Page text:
“We see the strongest results when we think audience-first rather than trying to control the message. By building partnerships with influencers, allowing them to take the creative lead, you will see far better results. Take the ‘brand’ hat off and replace it with a consumer one. Step back and assess - would you like, comment on, or share this piece of content? If the answer is no, then why would anyone else?”
9. Avoid cheap promotion
Amelia Neate, senior manager at speaker agency Champions UK: “Select an influencer with the right audience. Brands gain from mutual association only when influencer, product and audience cohere. The campaign is essentially void if one of these is mismatched.”
10. Cast your net wide
Adnan Bashir, senior manager for global corporate communications at Hansen Technologies: “Whether it’s promoting a new product, a campaign or a cause, do not put all your eggs in one basket. Broaden your horizons and understand the value of casting a wider net into the influencer pool, beyond just your perceived core niche. By pursuing the same influencers for every product plug or launch event on a recurring basis, you inherently limit opportunities for your client’s brand. Apart from the fact that even your loyal contacts may get annoyed at being harried for every brand announcement, the payoff from engaging with a different set of influencers can be immense, such as reaching a previously untapped demographic, speaking to a larger number of people and, if you’re lucky, possibly winning over a new influencer as a brand evangelist."
11. Bigger isn’t always better
Jade Margiotta, group social media manager at communications consultancy Social: “Don’t under-estimate the power of micro influencers. Bigger isn’t always better -whilst traditional influencers are almost perceived as “celebrities” nowadays, micro-influencers with between 1-10k followers are infinitely more relatable and very influential in their own right. These smaller, niche experts almost always connect on a deeper level with their audiences and can generate brilliant engagement.”
12. Know who you are working with
Florence Love, digital marketing specialist at camping specialist OLPRO: “When you're working with influencers, it’s really important to establish whether they are a hobby blogger or whether they use their platform as their full-time job. This will really determine what kind of work they will do for you.
“The positives of them being a hobby blogger is that they will usually give you more back in terms of content. They also tend to be more relaxed with contracts and prices.
“The positives of working with a full-time blogger is that they will usually have a much larger following and therefore your product will usually get a larger reach.”
13. Think about ROI
Jade Margiotta: “Don’t throw huge sums of money at a name, purely because of “the name”. Think about your ROI - often, that budget can be better utilised by spending less on a micro influencer and using the remaining budget to amplify via paid media - the tracking and targeting available through branded content ads means reduced waste which will help ensure that target ROI is met.”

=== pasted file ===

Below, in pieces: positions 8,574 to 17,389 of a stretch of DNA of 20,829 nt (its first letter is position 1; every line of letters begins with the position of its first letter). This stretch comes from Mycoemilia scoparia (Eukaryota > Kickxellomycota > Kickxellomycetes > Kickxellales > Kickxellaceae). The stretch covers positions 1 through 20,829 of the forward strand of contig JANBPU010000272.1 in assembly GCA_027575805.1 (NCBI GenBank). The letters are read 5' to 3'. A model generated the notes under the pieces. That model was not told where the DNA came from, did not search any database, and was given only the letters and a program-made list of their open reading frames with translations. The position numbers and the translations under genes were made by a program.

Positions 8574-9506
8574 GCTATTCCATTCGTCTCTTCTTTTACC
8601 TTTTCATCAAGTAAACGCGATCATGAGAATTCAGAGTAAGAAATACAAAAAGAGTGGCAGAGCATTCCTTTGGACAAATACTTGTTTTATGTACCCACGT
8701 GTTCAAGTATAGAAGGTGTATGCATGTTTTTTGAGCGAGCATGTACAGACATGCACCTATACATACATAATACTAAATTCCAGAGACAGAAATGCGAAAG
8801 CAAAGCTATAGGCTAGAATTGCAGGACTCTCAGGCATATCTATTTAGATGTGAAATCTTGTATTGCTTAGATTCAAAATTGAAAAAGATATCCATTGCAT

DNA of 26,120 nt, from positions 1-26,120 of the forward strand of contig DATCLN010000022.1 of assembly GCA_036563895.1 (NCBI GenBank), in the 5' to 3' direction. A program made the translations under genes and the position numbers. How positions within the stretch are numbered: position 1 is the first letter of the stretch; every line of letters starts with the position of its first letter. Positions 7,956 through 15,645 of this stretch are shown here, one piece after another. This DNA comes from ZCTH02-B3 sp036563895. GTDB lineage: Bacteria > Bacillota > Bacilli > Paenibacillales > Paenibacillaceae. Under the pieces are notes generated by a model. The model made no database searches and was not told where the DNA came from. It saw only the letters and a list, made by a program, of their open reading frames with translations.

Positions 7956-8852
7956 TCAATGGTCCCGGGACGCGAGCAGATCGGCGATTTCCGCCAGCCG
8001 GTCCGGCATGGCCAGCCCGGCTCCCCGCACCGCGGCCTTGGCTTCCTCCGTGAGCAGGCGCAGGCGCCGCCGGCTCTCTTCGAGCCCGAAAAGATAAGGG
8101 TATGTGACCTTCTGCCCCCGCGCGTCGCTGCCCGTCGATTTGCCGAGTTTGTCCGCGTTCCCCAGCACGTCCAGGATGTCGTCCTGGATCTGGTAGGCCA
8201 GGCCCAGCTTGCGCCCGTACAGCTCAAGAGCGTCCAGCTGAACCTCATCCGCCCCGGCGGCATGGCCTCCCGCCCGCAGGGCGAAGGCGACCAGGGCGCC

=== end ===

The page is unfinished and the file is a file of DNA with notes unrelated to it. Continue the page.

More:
14. Brand alignment is key
Eileen Pegg, content specialist at agency Tank PR: “Brand alignment is key. By now, customers understand that lots of the product posts they see on their feed will be part of a partnership - the Advertising Standards Agency made this transparency essential in 2018, introducing #ad for paid posts. Pushing for a collaboration that isn’t a natural match for an influencer or their audience just won’t work - they’ll keep scrolling, disengage and your brand’s reputation will suffer. People don’t like things being forced on them, especially in such a personal and curated space.
“Keep this in mind when contacting influencers too. Spend time drafting a thought-out message or email, explaining why you’d like to work together. Commenting on a post ‘asking for a collab’ doesn’t make them feel special. It gives the impression that you’re sending the same blanket outreach to lots of accounts, regardless of how relevant they are.
“If you’re doing this, you need to rethink your strategy. Instead, build up a natural relationship and work with influencers that are genuine brand ambassadors, and be open about your budget and expectations from the start. Sometimes these might be micro influencers, rather than those with the biggest following. You’ll soon see real engagement from just the right customers, and can enjoy a long-lasting relationship that supports both parties.”
15. Make it personal
Stacey Kedwards, PR and social media manager at integrated agency ilk: “Whether you’re working with a talent’s management agency or dealing directly with the influencer in question, adding that all-important personal touch can make a world of difference.”
16. End on a high
Stacey Kedwards: “Take the time to thank the influencer for working together, and for the content produced, it will leave them with a positive experience and thus increasing your chances of working together in the future.”
You can find recent influencer research here
If you enjoyed this article, you can subscribe for free to our twice weekly event and subscriber alerts.
Currently, every new subscriber will receive three of our favourite reports about the public relations sector.